Ricky Ponting – A magnificent debut century on Indian soil in the first innings that caused the home team to defend from the second session on the first day onwards. A more thoughtful approach in his batting and captaincy was welcome and his sporting declaration early on the fifth day kept his team and millions of spectators interested right till the close. He showed that although approaching 34 years of age, he still has plenty of spring in his legs when he snared a brilliant diving catch to dismiss Rahul Dravid on the fifth day.

Michael Hussey – Brilliant and dependable as usual. A big century and last out in the first innings and in the second dig he was looking to repeat it only to be bowled leaving a freak delivery from Harbhajan Singh. A masterful effort by a cricketer at the peak of his career.

Michael Clarke – Failed with the bat yet made contributions with the ball and was always electric and inspirational in the field. Narrowly missed the stumps with a few run out attempts but few other cricketers would have created the chances. Bowled 37 tight overs at only a fraction above two runs every six balls. Snared a couple of wickets and will be better for the outing. A decent effort.

Shane Watson – His first Test in over three years and it was a reasonable match for the muscular Queenslander. He scored some important runs in setting up the declaration and with Haddin revived Australia’s chances on the fourth afternoon. He bowled to Ponting’s plans throughout and his bouncer, which struck both Ganguly and Ishant, looks a dangerous weapon. An encouraging second debut but will need to continue improving.

Brad Haddin – Scored runs in important partnerships in both innings and his technique appears sound for Indian conditions. He proved conclusively that statistics can deceive by breaking the Australian record for byes in a match while keeping with fluidity, purpose and zest.

Cameron White – The debutant, who was preparing to play for Victoria a week ago, did fairly well considering his abbreviated preparation. Naturally nervous in the first innings, his second dig in Test cricket was exactly what his captain asked for and while his bowling wasn’t top notch he improved with every over bowled. An encouraging beginning to his Test career.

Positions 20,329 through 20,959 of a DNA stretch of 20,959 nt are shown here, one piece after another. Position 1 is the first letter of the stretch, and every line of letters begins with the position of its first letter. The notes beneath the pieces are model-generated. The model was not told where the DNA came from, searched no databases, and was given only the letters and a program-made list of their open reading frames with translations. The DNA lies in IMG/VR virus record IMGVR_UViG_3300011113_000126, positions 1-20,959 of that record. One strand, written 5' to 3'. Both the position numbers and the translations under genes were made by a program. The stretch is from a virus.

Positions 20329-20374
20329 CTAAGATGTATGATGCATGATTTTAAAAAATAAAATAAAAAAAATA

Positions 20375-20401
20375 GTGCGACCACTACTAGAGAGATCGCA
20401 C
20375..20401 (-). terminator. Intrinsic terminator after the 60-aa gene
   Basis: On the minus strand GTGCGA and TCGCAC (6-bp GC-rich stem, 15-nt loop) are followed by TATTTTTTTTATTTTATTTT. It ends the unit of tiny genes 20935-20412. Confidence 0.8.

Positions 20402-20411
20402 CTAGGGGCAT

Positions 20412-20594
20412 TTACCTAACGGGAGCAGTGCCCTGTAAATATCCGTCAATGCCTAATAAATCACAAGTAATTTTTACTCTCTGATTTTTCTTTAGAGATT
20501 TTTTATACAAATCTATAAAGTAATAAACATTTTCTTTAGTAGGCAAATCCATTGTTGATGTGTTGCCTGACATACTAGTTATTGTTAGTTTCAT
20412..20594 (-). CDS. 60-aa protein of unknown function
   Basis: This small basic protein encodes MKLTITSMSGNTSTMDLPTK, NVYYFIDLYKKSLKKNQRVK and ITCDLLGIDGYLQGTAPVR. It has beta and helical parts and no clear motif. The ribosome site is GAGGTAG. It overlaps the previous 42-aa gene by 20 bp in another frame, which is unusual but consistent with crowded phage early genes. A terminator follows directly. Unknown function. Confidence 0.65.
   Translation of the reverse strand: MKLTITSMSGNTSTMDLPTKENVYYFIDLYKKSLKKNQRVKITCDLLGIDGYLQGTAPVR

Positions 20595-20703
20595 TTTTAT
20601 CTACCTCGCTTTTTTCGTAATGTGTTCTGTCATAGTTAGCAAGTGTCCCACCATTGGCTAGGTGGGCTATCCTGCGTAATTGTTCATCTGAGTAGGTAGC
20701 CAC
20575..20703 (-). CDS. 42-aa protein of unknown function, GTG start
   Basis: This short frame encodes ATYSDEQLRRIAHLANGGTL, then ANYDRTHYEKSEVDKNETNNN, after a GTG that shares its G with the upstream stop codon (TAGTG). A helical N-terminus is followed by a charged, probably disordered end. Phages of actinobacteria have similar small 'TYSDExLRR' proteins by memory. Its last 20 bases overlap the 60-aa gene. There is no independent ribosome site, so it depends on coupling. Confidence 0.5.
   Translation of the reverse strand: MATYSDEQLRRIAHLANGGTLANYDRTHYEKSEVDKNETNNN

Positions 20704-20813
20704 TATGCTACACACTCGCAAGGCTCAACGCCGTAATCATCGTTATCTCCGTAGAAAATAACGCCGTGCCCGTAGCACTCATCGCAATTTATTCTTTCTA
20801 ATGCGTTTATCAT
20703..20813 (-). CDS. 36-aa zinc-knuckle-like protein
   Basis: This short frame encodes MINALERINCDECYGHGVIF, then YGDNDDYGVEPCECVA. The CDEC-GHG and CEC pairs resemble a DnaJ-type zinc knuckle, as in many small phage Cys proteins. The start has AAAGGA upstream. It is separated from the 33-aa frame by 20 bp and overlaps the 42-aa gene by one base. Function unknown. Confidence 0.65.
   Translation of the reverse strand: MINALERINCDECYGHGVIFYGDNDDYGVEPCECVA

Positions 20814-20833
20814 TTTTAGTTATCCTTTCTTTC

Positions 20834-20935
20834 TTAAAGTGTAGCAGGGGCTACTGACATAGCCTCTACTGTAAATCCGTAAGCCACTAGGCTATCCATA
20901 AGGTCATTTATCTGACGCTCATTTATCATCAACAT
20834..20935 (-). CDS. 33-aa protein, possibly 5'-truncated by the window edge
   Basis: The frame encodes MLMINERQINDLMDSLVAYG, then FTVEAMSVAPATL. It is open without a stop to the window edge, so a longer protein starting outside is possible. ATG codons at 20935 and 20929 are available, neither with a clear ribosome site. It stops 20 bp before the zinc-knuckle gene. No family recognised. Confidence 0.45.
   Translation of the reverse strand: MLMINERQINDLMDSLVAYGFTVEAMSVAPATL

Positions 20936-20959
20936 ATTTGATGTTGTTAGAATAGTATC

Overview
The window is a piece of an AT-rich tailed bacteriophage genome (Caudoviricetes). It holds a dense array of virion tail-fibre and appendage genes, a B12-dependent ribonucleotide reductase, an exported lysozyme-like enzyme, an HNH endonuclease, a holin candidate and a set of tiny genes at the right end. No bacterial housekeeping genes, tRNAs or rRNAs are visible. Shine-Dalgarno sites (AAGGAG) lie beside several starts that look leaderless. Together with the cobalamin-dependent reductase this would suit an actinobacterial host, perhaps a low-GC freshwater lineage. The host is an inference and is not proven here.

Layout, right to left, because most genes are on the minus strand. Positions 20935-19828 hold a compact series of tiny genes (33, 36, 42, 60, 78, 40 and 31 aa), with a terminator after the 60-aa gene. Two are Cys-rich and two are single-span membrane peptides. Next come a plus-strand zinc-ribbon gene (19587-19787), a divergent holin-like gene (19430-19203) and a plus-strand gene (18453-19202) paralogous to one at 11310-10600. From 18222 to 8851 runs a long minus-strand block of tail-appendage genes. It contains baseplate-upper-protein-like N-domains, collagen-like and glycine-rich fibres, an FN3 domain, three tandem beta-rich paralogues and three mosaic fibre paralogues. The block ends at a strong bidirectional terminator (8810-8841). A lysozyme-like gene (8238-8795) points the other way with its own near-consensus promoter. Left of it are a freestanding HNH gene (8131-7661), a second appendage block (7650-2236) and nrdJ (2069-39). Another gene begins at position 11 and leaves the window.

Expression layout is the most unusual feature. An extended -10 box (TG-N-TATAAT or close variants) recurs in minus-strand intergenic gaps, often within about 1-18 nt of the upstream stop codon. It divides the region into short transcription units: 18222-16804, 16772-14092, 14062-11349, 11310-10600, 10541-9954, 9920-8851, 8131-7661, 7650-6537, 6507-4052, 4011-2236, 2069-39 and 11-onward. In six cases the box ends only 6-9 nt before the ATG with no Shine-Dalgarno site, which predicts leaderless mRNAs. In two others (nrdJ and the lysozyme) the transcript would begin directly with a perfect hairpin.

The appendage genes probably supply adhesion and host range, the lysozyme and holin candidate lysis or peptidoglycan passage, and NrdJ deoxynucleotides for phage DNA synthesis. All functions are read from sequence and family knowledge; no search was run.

Brett Lee – Wasted the new ball in the first innings but throughout he was aggressive and dangerous. He scored some valuable runs in his only innings and his partnership with Hussey was vital to Australia posting a competitive score.  Fielded very well but expectations are high and he must perform better with the cherry in hand.

Mitchell Johnson – The pick of the bowlers smashing through the Indian top-order with clever variations in the first innings. Mindful of back to back Tests, Ponting used him sparingly in the second innings but despite losing his line periodically he bowled well and will undoubtedly trouble the Indians in the matches to come.

Stuart Clark – Nursing an elbow complaint Big Stu did what he does best, landing the ball on a nagging length and patiently waiting for an error. Received little reward for his efforts but was tidy and did a good job for his captain.

Tomorrow: Visit before play for a review of the Second Test in Mohali.


  1. Thanks guys for that. I only managed to see the first 2 days since I was on Holiday. Thats a fair round up as any :)

    Cheers, Will check in for the 2nd test preview.

    Keep up the good work and cheers for the link up !

  2. played a highly positive innings immediately after the first Aussie declaration, an innings that allowed India to go into Day Three

    We were all out in the first dig, Hussey the last to fall..

    I thought Haydo’s got a bad decision from Rauf in both digs, hopefully his luck turns in episode 2

  3. I’m sure Toots put that error in to make sure someone was reading!!

    I’ll amend before the quibbling editor of Pappus’ Plane pops in.

  4. Moses – In my defence, I’m so unused to an Aus collapse that I had it down as a declaration in my mind! Thanks for pointing that out and thanks to Nesta for any correction!

  5. “keeping Brad Haddin company”! Ha! I always felt the slippers were the skipper’s mates. There they stood, chatting away all day, telling each other stories about their week at work, while the rest of us did the hard yakka in the field. Wankers.

  6. I follow Ishant Sharma’s career with an eagle eye, I expect great things from him, possibly the greatest of things. I loved the wrapup, Nesta. What an intriguiging series this is!!

  7. Pepp – Good to see you here. Your boys will need all your fervent support in the Second Test I feel. If Aus bowlers deliver twenty wickets and the batsmen get more than the Indians, I promise that my praise will be even greater than yours!

  8. I’m with Pepp – expect great things from the man they call Instant Karma. But I really enjoyed this evaluation.

    Expect a lot more from Dhoni and White starting very soon.